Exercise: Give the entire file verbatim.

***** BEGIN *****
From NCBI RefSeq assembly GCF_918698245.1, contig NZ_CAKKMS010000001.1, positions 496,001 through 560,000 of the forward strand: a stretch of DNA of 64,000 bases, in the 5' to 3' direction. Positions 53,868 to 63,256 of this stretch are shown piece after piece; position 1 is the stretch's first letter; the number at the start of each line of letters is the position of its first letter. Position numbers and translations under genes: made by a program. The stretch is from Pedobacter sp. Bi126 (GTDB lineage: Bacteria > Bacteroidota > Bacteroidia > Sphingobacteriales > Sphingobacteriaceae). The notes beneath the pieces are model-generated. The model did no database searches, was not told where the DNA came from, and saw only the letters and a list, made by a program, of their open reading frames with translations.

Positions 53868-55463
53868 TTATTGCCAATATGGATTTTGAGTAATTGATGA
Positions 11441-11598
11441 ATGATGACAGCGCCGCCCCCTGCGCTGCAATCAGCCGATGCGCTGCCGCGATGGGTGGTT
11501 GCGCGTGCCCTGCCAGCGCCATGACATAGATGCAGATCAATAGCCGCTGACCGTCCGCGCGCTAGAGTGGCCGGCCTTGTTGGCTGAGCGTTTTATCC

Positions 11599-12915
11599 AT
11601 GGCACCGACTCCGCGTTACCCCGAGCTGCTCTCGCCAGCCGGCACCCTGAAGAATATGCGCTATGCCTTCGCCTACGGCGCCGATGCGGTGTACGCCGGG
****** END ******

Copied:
From NCBI RefSeq assembly GCF_918698245.1, contig NZ_CAKKMS010000001.1, positions 496,001 through 560,000 of the forward strand: a stretch of DNA of 64,000 bases, in the 5' to 3' direction. Positions 53,868 to 63,256 of this stretch are shown piece after piece; position 1 is the stretch's first letter; the number at the start of each line of letters is the position of its first letter. Position numbers and translations under genes: made by a program. The stretch is from Pedobacter sp. Bi126 (GTDB lineage: Bacteria > Bacteroidota > Bacteroidia > Sphingobacteriales > Sphingobacteriaceae). The notes beneath the pieces are model-generated. The model did no database searches, was not told where the DNA came from, and saw only the letters and a list, made by a program, of their open reading frames with translations.

Positions 53868-55463
53868 TTATTGCCAATATGGATTTTGAGTAATTGATGA
Positions 11441-11598
11441 ATGATGACAGCGCCGCCCCCTGCGCTGCAATCAGCCGATGCGCTGCCGCGATGGGTGGTT
11501 GCGCGTGCCCTGCCAGCGCCATGACATAGATGCAGATCAATAGCCGCTGACCGTCCGCGCGCTAGAGTGGCCGGCCTTGTTGGCTGAGCGTTTTATCC

Positions 11599-12915
11599 AT
11601 GGCACCGACTCCGCGTTACCCCGAGCTGCTCTCGCCAGCCGGCACCCTGAAGAATATGCGCTATGCCTTCGCCTACGGCGCCGATGCGGTGTACGCCGGG